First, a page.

By Jessica Donaldson
A new ‘Health and Wellbeing of Children in Western Australia’ report delves into the numbers of premature babies born in the state and shows a big leap over the past five years.
In 2007 six per cent of all babies born in Western Australia weighed less than 2500gm, and in 2012 that figure has nearly doubled to 10.5 per cent.
The average birth weight of children during this time has been steady at approximately 3570gm.
The director of King Edward Memorial Hospital’s neonatal team, Karen Simmer, says the reasons for the rise in premature babies can mostly be attributed to the mother’s health; with issues such as obesity, smoking and alcohol consumption being named as contributors, but the biggest factor is the recent rise in older mothers using In Vitro Fertilisation (IVF) treatment.
Professor Simmer says “There are more premature babies being born and that’s partly due to more artificial reproductive technologies, so that has contributed to the increase in lower birth weight. We also have more women who are very young or older having babies, particularly women over 35 or 40.”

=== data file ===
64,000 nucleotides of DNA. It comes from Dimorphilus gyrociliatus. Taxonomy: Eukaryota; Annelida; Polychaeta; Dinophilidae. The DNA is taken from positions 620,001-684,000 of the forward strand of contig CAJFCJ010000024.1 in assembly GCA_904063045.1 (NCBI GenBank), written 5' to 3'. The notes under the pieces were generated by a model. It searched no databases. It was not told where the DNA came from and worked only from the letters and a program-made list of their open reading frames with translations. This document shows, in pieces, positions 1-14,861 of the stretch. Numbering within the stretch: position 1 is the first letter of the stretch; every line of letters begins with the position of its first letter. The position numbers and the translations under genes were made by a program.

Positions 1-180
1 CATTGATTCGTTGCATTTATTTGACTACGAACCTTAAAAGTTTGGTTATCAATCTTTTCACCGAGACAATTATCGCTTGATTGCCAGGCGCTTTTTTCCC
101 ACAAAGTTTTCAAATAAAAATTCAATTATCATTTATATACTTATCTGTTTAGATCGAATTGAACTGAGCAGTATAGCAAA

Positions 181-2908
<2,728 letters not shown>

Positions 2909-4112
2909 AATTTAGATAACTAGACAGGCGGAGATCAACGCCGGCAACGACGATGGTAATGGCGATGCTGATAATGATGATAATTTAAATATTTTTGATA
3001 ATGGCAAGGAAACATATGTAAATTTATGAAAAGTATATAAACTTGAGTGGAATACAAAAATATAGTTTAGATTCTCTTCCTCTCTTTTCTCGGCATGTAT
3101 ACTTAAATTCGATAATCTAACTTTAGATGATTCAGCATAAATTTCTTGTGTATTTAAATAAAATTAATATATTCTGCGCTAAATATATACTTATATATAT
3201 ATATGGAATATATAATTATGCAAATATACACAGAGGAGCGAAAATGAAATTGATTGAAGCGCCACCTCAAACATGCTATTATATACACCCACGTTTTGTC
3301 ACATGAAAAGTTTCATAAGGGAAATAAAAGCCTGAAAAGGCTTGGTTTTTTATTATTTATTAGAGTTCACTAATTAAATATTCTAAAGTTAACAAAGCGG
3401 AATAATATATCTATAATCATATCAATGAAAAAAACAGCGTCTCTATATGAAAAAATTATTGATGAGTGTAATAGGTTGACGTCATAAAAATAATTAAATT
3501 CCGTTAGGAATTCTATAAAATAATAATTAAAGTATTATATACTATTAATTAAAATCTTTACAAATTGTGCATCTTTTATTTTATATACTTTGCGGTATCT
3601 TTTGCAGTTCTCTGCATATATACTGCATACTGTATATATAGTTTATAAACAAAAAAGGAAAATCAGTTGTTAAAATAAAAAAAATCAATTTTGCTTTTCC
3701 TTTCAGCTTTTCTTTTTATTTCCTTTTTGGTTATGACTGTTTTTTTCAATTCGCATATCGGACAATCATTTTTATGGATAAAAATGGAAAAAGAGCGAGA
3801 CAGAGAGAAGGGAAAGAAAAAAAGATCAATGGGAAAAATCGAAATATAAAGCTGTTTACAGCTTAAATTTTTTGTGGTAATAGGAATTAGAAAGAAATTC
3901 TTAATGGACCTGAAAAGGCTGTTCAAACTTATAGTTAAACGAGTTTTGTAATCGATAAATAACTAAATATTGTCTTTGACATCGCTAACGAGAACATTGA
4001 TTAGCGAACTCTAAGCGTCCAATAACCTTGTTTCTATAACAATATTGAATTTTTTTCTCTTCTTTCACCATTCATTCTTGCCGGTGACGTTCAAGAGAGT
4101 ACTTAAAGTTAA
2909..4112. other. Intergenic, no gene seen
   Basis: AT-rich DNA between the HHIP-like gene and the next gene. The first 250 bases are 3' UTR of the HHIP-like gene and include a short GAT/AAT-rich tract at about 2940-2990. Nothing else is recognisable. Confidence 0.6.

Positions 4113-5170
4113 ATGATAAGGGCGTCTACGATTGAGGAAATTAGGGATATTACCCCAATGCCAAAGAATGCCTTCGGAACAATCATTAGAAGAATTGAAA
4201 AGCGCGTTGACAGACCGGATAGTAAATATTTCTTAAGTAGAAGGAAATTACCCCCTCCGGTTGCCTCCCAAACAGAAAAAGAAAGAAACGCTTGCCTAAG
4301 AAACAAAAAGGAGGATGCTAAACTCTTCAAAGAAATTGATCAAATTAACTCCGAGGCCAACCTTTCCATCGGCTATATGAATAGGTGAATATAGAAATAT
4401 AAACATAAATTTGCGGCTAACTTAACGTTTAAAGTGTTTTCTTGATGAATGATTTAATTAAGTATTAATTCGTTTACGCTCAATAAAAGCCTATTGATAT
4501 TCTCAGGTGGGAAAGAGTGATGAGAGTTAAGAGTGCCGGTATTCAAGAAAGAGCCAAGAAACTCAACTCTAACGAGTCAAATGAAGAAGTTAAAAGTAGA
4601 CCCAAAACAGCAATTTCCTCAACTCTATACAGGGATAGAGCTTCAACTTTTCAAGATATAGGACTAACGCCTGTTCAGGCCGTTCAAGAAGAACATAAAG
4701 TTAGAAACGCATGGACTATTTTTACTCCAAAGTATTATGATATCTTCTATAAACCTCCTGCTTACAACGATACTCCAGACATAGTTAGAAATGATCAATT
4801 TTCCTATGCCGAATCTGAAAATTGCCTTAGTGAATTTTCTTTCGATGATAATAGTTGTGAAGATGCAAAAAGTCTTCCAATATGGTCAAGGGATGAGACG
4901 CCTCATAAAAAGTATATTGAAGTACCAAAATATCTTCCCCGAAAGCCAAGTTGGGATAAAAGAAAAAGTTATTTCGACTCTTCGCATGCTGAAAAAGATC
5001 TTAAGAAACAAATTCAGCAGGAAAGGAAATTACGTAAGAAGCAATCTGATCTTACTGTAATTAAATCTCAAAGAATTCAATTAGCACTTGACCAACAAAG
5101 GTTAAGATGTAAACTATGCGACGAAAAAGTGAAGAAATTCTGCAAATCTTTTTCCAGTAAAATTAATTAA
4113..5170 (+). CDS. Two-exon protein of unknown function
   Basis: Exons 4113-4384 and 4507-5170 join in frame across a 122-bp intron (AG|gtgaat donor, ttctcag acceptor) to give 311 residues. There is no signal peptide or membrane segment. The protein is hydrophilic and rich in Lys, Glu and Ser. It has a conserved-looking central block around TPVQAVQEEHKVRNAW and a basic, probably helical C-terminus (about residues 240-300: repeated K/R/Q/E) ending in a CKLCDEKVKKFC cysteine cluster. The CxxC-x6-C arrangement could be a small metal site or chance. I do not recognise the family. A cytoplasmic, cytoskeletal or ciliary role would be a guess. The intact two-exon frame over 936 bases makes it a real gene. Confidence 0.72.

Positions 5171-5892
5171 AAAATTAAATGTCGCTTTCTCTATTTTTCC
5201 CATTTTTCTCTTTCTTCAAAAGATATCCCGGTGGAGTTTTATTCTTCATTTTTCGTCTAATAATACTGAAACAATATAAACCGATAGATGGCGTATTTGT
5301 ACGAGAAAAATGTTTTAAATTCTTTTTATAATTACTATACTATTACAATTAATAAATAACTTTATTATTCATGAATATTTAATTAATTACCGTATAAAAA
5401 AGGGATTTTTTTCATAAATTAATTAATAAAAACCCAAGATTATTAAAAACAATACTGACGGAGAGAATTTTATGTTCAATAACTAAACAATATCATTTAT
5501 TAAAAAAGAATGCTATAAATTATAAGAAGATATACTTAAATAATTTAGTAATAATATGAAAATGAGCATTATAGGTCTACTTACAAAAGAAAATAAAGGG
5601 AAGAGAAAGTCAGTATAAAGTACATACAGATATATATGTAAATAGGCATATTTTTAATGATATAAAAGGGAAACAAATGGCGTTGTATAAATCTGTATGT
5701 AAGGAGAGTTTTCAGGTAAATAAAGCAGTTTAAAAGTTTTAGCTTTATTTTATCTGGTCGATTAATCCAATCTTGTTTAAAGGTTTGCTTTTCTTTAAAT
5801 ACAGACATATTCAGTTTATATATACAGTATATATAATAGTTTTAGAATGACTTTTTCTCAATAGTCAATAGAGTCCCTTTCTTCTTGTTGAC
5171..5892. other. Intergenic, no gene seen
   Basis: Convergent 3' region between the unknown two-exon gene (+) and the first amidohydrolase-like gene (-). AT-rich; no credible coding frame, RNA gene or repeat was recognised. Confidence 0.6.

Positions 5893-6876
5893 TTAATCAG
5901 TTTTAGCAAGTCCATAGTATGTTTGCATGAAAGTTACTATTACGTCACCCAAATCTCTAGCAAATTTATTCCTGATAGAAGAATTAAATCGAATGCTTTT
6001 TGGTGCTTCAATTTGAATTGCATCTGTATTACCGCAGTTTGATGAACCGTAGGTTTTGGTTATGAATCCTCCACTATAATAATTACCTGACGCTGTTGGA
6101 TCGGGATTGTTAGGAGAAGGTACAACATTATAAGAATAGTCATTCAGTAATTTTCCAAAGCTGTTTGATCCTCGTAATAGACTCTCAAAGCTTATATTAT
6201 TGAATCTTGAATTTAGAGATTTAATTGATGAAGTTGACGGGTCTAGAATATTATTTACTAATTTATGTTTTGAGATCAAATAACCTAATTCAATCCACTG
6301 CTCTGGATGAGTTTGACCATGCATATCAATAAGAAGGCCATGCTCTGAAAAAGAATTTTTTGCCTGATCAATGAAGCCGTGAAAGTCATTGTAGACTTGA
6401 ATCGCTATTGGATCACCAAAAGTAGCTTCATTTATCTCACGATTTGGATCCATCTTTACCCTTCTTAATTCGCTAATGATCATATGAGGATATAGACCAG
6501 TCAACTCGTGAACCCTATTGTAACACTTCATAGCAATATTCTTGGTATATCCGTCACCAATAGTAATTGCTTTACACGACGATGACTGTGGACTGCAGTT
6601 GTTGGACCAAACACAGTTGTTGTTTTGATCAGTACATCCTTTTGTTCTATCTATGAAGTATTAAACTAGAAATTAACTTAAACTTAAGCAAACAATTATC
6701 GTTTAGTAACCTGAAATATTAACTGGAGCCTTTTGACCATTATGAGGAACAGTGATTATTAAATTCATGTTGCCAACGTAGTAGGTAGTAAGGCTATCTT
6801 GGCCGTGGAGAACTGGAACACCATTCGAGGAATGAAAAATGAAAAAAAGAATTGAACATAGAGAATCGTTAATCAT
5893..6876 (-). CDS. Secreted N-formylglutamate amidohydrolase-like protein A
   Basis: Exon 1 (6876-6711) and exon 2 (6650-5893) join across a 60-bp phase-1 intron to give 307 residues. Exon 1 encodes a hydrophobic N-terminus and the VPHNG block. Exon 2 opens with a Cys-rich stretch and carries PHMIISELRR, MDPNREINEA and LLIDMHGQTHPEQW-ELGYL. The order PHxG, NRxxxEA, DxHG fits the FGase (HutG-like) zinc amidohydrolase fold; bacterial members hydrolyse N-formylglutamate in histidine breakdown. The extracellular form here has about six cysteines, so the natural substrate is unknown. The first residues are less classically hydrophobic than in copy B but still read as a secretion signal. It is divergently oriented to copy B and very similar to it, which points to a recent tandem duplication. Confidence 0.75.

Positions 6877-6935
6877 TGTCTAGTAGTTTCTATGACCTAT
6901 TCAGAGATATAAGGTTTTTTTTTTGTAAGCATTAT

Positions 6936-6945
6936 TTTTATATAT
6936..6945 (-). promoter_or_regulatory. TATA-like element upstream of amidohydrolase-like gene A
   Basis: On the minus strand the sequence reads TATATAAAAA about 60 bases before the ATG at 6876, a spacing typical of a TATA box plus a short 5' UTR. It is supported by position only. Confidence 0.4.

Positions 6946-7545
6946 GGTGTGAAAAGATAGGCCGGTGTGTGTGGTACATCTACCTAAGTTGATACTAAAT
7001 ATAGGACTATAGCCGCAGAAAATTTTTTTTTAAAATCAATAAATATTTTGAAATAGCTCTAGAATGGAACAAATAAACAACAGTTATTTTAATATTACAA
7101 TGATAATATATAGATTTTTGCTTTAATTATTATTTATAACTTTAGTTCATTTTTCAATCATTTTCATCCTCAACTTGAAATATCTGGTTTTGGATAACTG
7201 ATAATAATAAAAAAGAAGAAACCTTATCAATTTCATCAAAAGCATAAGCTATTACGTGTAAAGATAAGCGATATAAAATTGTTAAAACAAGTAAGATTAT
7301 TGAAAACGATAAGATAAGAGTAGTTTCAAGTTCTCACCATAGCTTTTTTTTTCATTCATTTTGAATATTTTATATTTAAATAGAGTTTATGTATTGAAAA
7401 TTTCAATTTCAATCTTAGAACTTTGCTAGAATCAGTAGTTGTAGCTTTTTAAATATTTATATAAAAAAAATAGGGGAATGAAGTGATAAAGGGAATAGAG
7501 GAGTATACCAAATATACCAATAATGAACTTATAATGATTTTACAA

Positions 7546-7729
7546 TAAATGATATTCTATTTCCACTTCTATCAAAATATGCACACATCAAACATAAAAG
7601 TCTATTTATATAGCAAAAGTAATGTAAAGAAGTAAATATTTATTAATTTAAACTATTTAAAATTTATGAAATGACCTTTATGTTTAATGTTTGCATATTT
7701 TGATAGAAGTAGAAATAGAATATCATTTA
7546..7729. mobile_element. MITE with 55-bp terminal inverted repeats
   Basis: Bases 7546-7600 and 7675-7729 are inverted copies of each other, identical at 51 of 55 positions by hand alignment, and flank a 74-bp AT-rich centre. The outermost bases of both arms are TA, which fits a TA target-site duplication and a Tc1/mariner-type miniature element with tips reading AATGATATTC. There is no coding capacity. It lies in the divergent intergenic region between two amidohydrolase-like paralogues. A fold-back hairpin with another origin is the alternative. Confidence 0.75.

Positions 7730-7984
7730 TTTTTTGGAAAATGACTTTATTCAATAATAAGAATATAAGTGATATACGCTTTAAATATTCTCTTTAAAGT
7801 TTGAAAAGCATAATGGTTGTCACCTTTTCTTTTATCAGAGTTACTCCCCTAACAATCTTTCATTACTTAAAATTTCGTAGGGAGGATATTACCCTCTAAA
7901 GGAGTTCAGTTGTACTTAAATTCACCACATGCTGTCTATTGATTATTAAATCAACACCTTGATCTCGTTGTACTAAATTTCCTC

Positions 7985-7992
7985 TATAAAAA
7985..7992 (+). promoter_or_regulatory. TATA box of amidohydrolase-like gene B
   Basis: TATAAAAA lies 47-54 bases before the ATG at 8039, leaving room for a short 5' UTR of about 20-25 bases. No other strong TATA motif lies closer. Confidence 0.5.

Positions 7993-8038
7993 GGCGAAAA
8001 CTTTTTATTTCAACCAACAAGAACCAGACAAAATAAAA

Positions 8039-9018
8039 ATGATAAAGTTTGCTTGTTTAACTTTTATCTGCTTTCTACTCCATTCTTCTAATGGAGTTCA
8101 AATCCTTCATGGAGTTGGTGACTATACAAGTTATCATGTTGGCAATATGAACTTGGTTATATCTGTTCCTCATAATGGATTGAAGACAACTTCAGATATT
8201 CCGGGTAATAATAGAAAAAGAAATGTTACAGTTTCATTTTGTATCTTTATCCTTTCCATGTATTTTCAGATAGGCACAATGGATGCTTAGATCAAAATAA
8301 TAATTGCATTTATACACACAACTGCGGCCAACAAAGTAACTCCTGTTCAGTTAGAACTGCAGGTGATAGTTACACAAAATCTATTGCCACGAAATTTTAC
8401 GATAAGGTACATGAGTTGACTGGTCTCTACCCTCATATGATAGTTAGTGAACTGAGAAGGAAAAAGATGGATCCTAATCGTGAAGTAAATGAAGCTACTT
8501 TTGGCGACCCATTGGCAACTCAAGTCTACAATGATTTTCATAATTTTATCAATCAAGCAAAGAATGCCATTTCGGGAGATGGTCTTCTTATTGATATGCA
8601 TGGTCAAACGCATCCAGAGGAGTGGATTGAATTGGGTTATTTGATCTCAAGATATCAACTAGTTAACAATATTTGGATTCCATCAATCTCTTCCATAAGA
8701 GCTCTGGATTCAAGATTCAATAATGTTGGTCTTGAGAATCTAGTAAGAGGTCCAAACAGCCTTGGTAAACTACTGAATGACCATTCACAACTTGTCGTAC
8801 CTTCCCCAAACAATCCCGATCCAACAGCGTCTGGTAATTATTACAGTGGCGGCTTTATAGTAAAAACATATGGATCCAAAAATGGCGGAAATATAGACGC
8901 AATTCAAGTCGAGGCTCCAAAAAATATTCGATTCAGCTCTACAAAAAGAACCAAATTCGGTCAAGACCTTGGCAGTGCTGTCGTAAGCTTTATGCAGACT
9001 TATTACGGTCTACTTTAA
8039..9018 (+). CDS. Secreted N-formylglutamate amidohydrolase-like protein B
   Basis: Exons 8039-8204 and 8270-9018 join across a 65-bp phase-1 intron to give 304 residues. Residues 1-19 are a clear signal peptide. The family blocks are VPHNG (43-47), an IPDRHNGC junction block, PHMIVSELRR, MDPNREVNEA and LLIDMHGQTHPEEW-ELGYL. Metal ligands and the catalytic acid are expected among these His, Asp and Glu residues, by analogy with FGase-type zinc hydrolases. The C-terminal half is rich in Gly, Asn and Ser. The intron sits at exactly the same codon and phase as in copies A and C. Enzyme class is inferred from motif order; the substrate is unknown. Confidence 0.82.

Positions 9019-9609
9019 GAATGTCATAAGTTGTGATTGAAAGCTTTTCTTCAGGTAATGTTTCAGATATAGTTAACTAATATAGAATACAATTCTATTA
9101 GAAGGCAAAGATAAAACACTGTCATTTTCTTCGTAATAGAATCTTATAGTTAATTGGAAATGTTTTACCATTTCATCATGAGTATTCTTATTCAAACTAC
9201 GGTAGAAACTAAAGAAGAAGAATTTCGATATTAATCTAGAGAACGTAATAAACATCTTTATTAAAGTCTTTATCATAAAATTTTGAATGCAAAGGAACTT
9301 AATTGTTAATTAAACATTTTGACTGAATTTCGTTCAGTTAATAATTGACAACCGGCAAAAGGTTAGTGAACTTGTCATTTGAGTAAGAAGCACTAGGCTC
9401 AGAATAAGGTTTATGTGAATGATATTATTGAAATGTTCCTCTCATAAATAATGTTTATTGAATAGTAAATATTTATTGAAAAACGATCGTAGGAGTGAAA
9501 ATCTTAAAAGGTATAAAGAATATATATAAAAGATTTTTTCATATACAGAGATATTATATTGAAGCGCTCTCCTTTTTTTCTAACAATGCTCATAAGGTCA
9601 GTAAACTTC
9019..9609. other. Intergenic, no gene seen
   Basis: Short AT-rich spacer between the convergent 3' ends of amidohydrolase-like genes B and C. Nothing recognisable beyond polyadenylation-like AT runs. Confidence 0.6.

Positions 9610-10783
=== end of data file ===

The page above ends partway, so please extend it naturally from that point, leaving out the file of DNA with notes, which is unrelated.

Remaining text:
Professor Simmer highlighted the importance of each mother’s general health and wellbeing, and said that it was important for women not to lose or gain too much weight during their pregnancy.
But health problems do not just affect mothers; premature babies are exposed to a number of risks due to their small size, and underdeveloped immune, digestive and respiratory systems.
Research shows that babies born with a low birth weight are more likely to develop heart disease and hypertension in later life, as well as have an increased likelihood of developing obesity.
Underweight babies are also five times more likely than average weight babies to suffer from disorders such as autism.